New York London Paris Munich

Jul 00

The Boy on the Bus

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The Boy on the Bus: scary Eminem fan freaks out guy on bus. Well written, but slightly disingenuous in its implications. I’ve been freaked by kids on buses and trains, been beaten up by one bunch. Some of the kids probably had band patches or t-shirts or were copying styles or moves off of their favourite artists. Some of said artists probably did the same when they were those kids too. The lesson? Adolescent boys – particularly adolescent boys who are stupid, poor or both – are aggressive creatures, and sometimes they focus that aggression through music.

The boy on the bus was antisocial, scary, horrible, but he didn’t actually do anything. Which isn’t to say he won’t next time. But what the article, in its conversational impartiality, seems to hint is that if it weren’t for his Slim Shady attitude he wouldn’t be doing it at all. That’s possible.

But I think it’s as likely that if it weren’t for Shady giving him a walk to walk and a talk to talk, giving him cool boundaries of action, even if those boundaries scare you or me, he’d have lashed out before now, or for real. We can’t know either way, that’s the point. We can’t know without knowing each individual kid, and we’ll never know each individual kid, but we do know Eminem, or we think we do, and so we try and project.

That link via Catherine.

Don’t play that song again!

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Don’t play that song again!: The most irritating songs of all time, as voted for by dotmusic. I have to say “We’re Going To Ibiza” has grown on me somewhat. But other than that, hard to fault this predictable list and it’s good to see Chris De Burgh getting his licks. I think the Teletubbies have been rather hard done by – surely the quintessence of an irritating record is that, as with “The Birdie Song” and, say, “Don’t Look Back In Anger”, they refuse to lay down and die.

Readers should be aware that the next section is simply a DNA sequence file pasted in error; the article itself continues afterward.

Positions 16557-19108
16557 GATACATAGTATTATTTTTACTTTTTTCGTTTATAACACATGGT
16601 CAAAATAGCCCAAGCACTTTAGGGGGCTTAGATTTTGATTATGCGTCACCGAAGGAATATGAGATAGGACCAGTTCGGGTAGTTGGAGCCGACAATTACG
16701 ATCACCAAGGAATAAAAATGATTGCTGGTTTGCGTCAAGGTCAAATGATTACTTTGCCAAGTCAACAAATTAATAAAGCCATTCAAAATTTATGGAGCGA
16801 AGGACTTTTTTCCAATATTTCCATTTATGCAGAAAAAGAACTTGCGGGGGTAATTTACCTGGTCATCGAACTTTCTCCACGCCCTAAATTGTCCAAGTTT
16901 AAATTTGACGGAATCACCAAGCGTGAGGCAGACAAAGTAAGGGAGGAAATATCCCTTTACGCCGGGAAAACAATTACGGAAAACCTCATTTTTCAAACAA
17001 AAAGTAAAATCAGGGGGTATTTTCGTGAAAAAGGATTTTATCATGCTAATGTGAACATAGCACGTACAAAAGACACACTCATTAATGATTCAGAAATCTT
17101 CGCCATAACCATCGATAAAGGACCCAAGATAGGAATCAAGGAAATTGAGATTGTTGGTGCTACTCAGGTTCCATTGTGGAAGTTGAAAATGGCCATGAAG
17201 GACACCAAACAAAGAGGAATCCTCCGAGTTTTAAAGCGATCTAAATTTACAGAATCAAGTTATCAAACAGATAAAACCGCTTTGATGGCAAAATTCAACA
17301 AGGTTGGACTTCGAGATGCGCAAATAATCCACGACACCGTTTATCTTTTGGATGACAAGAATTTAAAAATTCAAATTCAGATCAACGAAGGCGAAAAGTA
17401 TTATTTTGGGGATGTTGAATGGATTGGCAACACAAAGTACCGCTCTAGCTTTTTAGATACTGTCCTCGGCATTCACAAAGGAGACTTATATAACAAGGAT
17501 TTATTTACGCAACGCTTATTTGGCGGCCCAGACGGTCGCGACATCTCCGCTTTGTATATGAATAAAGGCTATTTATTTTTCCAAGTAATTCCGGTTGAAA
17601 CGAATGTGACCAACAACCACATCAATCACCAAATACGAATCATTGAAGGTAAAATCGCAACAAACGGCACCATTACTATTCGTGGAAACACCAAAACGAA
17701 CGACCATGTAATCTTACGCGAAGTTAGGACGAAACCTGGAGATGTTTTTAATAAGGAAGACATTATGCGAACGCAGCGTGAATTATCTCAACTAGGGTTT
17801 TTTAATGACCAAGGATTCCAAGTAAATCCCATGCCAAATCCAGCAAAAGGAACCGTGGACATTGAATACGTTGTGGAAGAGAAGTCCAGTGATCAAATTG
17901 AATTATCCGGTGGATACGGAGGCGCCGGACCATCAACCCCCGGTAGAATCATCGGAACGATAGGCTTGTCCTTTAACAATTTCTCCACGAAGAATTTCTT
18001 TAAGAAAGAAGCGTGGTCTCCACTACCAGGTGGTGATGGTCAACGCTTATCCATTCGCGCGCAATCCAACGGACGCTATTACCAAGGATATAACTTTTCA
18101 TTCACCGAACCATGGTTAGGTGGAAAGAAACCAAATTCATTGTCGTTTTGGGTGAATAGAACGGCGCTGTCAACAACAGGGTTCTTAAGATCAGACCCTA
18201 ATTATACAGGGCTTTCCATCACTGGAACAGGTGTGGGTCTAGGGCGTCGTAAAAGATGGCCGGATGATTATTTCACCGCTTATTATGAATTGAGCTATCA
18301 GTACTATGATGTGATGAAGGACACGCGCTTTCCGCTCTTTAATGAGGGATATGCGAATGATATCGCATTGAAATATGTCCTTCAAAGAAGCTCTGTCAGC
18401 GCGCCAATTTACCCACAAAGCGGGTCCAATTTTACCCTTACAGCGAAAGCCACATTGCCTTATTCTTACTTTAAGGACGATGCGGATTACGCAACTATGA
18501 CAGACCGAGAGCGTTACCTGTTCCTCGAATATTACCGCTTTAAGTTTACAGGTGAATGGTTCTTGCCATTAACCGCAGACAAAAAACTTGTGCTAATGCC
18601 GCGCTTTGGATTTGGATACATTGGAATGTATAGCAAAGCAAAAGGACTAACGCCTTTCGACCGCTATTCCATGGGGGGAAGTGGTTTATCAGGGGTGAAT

Pop Music is shit

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Pop Music is shit. I get the impression sometimes that people think NYLPM will roll over and put its paws in the air for anything as long as it goes Top 10. I say thee nay! There is a whole cartload of pop music out there which is just as calculated, predictable and hokey as the form’s critics would have us believe, and to make matters even worse is rubbish to boot. No, we like pop just fine, but we’re discerning about it, just like you all are with your indie rock (heh, heh). Here’s a capsular selection of recent hits which haven’t made our exacting standards. First in an occasional series.

5IVE – “We Will Rock You”: Dicey repositioning alert! 5ive have always been the nearest thing to ‘tough guys’ the British boyband boutique offers, and they’ve remained acceptable for precisely as long as they’ve not actually noticed this, having their biggest and best hits with stuff like “Keep On Movin'”s delightful Haircut 100 shuffle.But what with the recent and farcical marijuana spats, and now this horror, it’s obvious some dingus in marketing has spotted 5ive’s latent greaser potential and is pushing it hard, much as he would a recalcitrant turd. Queen are actually credited on this, and hearing the enervating guitar histrionics at the end it wouldn’t surprise me if May,B. had given some kind of sonic endorsement, but really, even without their input “We Will Rock You” would have been a joke. A song that rocked as hard as pyjamas in the first place is unlikely to be toughened up much by a boy band singing it, and so it proves. Misjudged to bits.